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Dealing with Joint and Back Pain in your Pet
(You might also want to read "A new treatment for severe spinal cord injury in dogs" as well as the below article)
Ron Hines DVM PhD 5/25/03
Hip problems seem to run in families of certain large breeds of work dogs (Labradors, golden retrievers German shepherds, Old English sheep dogs, etc). There is definitely a genetic or inherited tendency to this problem. Some years ago, half of a litter from a mother dog showing hip dysphasia was given all the puppy food they would eat; the other half was given limited quantities of adult dog chow. As the pups matured, the ones give the puppy chow developed hip disease but the ones given adult dog chow did not. We now know it the disease is caused by too rapid weight and muscle gain for the young animal’s hips and elbows to support. That is why it is usually the largest pups from a large litter that have the most problems as them mature.
When the dog is already mature you can no longer influence growth rate. But you can, be sure the dog does not become overweight. Then put it on a glycosoaminoglycans supplement from Wal-Mart or your veterinarian.
Some diets, sold in supermarkets are fortified with glycosoaminoglycans, a chemical needed for strong bones and cartilage. Give about 500 to 1000 mg a day. Iif that does not do the trick you can give one adult aspirin a day. Some dogs tolerate an adult (325mg) aspirin well, others don't. Tylenol does not help and is hard on a dog’s liver. Some dogs will also tolerate a (200-400mg) Advil tablet - others developed diarrhea or poor appetite on this medicine.
It is good to have these dogs’ livers check about twice a year to be sure the liver is tolerating the drug well and that they are not producing tarry stools – a sign of gastrointestinal bleeding. . Another newer drug that works well is carbprofen (Rimadyl) it is given twice a day at 1 mg per pound. Fontanel patches (100mg/hr transdermal patches) are also effective in stubborn arthritis cases.
A side effect can be constipation, which responds to one-half tablespoon full of Phillips Milk of Magnesia given every two days. I also find that hot and cold packs seem to relive a lot of the pet’s pain. It is usually the largest pups from a large litter that have the most problems. When a dog is still growing, placing it on a "lite" dog food rather than puppy chow seems to help. When the dog is already mature, be sure it is not overweight. Then put it on a glycosoaminoglycans supplement from Wal-Mart.
Give about 500 to 1000 mg a day. If that does not do the trick you can give one adult aspirin a day. Some dogs tolerate aspirin well, others don't. Another drug that sometimes lessens nerve-associated pain is diphenylhydantoin (Dylantin, Phenytoin) given at 125-300mg/day. Tylenol acetaminophen) does not help and is hard on a dog’s liver. I have not had success using Feldene (pyroxicam).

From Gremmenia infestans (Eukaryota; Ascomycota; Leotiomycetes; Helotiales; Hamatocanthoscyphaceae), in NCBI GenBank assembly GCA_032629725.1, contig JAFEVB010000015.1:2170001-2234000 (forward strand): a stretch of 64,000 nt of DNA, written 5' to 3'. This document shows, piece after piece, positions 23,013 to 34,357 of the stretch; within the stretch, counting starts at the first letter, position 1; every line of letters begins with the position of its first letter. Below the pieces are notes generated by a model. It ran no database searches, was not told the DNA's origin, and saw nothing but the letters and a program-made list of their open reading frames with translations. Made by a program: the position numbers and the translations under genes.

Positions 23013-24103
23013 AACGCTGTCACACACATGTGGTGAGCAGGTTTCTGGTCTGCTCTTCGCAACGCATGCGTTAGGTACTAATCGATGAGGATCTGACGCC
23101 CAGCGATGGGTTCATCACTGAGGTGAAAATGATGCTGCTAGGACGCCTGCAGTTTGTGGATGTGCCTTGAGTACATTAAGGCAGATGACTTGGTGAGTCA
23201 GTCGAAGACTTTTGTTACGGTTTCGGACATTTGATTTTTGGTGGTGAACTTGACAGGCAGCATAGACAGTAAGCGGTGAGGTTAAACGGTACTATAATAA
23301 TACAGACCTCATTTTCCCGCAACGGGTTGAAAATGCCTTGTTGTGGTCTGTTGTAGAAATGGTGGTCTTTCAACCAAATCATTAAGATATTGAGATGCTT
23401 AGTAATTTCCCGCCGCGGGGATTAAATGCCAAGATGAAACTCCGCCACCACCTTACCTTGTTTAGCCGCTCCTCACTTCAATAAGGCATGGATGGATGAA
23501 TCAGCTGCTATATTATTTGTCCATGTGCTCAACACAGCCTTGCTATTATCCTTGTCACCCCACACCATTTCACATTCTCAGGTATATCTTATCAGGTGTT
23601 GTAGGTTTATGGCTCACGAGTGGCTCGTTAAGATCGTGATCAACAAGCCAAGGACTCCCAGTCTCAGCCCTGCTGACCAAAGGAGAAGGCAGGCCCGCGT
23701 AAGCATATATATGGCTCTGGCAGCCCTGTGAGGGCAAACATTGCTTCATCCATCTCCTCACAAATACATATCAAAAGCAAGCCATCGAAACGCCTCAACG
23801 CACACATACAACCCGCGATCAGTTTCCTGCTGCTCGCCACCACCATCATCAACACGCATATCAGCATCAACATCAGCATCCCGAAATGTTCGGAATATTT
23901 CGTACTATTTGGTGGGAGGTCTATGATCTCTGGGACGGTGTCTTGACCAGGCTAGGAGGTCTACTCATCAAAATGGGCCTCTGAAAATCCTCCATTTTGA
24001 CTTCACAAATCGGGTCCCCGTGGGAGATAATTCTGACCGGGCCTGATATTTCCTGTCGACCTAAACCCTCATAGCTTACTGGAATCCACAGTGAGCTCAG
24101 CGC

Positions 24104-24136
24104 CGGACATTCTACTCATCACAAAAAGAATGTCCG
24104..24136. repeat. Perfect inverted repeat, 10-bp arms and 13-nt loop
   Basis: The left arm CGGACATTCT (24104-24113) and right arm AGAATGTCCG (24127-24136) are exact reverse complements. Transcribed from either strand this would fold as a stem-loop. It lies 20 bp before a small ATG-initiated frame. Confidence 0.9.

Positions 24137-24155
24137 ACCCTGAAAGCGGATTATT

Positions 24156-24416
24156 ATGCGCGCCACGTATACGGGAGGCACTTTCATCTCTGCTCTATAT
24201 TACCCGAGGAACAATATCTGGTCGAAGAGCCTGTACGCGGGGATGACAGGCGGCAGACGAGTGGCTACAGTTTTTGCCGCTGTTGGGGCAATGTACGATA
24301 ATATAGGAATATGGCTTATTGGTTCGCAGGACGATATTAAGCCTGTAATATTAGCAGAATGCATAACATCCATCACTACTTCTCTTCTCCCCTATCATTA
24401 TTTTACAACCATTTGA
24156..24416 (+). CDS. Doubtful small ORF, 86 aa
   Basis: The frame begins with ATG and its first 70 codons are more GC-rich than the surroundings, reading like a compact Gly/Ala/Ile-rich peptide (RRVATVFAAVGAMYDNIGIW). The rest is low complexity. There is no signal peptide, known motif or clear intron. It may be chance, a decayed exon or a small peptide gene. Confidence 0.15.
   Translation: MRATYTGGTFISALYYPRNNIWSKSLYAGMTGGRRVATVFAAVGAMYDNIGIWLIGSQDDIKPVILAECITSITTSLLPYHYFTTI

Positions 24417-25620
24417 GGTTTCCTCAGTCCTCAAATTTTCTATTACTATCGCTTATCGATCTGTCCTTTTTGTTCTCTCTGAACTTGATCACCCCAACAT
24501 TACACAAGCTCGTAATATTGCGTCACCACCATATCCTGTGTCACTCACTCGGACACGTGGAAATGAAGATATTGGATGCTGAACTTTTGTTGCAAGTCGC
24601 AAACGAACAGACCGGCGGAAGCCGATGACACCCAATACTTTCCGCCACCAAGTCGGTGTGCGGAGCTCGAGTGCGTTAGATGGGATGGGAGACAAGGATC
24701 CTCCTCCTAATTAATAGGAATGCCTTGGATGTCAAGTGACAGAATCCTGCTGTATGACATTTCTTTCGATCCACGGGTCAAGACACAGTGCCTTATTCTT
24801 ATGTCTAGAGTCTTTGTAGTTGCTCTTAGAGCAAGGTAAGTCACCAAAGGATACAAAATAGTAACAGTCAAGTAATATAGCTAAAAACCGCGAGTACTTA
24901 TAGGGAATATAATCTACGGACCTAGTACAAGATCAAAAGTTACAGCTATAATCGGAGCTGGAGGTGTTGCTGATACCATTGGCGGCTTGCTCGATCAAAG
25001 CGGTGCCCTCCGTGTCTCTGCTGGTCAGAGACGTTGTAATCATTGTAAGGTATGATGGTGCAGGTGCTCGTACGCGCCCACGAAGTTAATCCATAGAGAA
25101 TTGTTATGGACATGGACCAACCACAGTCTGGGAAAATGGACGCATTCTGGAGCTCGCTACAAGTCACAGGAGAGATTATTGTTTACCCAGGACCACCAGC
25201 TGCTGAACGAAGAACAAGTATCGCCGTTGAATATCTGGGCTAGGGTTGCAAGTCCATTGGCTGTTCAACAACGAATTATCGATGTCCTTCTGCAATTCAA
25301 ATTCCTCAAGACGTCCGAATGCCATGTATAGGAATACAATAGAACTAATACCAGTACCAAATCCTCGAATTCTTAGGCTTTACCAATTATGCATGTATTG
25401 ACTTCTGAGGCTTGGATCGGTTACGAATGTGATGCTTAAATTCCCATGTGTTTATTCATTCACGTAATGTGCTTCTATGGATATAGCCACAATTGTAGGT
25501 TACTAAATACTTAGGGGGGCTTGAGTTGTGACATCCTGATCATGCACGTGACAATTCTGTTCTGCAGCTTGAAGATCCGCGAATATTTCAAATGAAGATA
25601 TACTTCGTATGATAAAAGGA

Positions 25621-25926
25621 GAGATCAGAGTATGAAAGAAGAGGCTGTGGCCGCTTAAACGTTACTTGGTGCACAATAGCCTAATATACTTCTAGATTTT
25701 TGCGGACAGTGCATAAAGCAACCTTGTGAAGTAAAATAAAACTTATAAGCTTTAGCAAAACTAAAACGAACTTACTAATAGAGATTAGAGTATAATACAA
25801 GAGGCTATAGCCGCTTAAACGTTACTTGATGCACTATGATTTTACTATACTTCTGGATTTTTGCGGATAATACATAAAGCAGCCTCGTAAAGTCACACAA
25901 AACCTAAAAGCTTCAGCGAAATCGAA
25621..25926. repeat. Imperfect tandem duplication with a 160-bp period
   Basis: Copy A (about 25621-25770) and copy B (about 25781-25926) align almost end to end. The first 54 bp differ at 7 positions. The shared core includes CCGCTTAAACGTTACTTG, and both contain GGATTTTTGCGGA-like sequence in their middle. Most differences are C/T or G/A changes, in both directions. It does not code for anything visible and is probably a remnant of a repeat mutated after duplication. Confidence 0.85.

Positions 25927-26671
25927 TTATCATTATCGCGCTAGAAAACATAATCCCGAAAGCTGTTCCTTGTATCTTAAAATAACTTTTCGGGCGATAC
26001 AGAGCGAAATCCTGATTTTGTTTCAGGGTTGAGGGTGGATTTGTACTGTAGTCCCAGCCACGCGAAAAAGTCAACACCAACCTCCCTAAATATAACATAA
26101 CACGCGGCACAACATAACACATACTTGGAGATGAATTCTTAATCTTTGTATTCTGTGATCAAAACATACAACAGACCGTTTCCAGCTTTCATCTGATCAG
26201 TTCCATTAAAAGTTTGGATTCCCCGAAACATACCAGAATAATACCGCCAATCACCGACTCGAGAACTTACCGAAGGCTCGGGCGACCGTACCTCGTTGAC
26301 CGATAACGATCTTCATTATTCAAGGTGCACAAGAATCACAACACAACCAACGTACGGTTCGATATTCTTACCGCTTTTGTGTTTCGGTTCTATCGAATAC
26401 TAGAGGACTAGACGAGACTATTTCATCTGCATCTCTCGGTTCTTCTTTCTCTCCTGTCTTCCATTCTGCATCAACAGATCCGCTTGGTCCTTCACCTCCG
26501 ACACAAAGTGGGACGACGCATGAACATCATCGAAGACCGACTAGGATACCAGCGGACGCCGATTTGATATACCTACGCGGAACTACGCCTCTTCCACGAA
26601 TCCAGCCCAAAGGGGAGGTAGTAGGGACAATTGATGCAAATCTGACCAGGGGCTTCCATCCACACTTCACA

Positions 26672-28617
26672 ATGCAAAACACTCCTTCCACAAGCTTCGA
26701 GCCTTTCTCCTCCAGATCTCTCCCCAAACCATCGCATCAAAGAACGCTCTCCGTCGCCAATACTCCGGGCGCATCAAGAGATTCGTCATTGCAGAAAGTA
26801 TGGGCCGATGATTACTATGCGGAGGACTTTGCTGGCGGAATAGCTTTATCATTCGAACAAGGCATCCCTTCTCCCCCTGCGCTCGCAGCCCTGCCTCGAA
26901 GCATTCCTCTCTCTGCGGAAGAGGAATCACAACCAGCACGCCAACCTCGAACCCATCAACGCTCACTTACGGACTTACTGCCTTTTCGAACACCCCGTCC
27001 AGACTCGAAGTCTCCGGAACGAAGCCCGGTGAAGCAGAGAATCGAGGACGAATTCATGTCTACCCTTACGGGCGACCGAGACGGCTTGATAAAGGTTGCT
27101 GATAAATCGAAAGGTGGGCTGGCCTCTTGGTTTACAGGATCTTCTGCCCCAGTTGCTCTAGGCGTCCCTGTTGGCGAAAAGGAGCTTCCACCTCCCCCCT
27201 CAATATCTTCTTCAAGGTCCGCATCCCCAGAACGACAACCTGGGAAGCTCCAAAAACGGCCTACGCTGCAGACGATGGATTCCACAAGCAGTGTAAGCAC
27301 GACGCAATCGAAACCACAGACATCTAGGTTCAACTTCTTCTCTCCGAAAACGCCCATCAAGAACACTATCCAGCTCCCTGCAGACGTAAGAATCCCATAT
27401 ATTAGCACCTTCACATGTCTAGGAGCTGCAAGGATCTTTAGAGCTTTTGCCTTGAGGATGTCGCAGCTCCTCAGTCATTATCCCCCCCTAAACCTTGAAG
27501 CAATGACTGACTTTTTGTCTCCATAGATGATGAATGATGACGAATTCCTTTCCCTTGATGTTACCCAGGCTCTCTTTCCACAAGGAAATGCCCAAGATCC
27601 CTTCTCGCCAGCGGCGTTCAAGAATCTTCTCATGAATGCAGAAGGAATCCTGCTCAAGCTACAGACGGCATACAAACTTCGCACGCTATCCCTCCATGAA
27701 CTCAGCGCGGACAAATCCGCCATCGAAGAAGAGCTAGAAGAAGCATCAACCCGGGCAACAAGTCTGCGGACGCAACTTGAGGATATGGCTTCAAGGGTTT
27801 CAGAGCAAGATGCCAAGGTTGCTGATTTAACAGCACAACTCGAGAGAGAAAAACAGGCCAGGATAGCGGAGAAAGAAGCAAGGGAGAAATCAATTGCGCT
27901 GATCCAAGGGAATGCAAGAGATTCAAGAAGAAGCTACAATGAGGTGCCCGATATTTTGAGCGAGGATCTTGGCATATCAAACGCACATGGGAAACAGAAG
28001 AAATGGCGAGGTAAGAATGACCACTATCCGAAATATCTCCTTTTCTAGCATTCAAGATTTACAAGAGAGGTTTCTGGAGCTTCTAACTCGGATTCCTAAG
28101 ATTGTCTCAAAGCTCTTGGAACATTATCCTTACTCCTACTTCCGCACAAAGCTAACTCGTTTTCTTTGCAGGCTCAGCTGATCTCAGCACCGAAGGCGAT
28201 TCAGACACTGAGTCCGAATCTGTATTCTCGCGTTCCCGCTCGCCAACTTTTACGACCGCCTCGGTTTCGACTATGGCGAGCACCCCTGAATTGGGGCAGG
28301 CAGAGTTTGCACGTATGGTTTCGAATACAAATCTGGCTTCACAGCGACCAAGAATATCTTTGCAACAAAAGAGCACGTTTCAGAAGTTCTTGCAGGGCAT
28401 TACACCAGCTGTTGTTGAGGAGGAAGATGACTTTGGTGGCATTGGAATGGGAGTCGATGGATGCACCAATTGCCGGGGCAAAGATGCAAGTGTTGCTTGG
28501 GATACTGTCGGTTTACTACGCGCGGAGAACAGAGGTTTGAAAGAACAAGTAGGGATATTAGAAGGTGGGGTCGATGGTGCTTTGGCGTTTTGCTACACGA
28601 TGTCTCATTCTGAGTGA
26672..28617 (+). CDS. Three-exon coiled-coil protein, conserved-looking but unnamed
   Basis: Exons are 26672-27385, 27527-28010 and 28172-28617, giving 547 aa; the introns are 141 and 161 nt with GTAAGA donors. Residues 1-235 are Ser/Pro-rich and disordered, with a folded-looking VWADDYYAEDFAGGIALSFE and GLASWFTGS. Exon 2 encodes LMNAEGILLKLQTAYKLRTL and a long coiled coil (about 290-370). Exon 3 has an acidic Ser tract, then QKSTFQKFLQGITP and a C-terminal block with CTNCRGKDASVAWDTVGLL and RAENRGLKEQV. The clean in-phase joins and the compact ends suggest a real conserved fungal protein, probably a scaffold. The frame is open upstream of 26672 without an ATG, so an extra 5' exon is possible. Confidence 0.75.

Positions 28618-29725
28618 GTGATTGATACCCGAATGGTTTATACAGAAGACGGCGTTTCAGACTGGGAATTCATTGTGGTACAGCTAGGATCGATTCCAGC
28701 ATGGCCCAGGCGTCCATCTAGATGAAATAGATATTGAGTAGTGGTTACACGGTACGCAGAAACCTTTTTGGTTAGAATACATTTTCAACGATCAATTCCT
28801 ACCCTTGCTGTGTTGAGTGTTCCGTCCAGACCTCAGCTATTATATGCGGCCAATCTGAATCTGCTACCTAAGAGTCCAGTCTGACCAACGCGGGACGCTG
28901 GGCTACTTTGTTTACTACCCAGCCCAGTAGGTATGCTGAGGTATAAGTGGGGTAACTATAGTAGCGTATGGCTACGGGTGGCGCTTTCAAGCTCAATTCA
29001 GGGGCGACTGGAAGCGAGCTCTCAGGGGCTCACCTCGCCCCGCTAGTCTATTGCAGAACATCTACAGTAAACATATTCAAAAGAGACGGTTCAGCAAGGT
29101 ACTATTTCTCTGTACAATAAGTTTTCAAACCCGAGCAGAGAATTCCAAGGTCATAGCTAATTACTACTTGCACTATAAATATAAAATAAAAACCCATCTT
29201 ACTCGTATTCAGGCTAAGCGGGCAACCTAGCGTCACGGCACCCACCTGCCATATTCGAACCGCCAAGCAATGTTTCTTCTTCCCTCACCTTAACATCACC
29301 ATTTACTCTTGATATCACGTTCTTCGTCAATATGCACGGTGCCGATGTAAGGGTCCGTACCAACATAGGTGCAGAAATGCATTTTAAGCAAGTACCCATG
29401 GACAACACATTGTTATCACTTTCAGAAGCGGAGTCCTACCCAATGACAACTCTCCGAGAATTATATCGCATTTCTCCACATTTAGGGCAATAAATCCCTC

Some dogs tolerate an Advil or ibuprofen tablet - others developed diarrhea or poor appetite. It is good to have these dogs’ livers check about twice a year to be sure the liver is tolerating the drug well. Another newer drug that works well is carbprofen (Rimadyl) it is given twice a day at 1 mg per pound.
A second drug that is good is Etogesis (etolac) given once a day. Some dogs will tolerate ibuprofen (Motrin, Advil, Unpin) at 200mg per large dog. A liver profile every six months is a good idea. When none of the above drugs work any longer, prednisone or prednisolone give at 0.38mg per pound every 72 hours is quite effective.
Just see to it that they don't munch and gain a lot of weight on these corticosteroids. They are not as dangerous as some veterinarians proport –any human being who has had a kidney, lung or bone marrow transport or who suffers from lupus or aplastic anemia is on a much higher dose of these drugs for the remainder of their lives.
They just shouldn’t be abused or overused. . Fontanel patches are also effective in stubborn arthritis cases. I have also had success rubbing in a liniment consisting of three tablespoons-full of DMSO (dimethylsulfoxide), one tablespoon full of ketamine HCL (Ketalar) and one tablespoon of Xylazine (Rompun). This is quite effective when combined with hot whirlpool treatments and swimming.
Two drug that successfully combat joint pain in humans are amyltriptiline (Elavil) and ciproheptadine in cats. Both have Prozac-like effects. Cats do not tolerate many of the drugs I have mentioned in this article , with the exception of ciproheptadine, amyltriptiline, fentanyl, glycosoaminoglycans and transdermal fentanyl patches. One extra strength (500mg) Tylenol (acetaminophen) can be poisonous to a cat. Best wishes, Ron Hines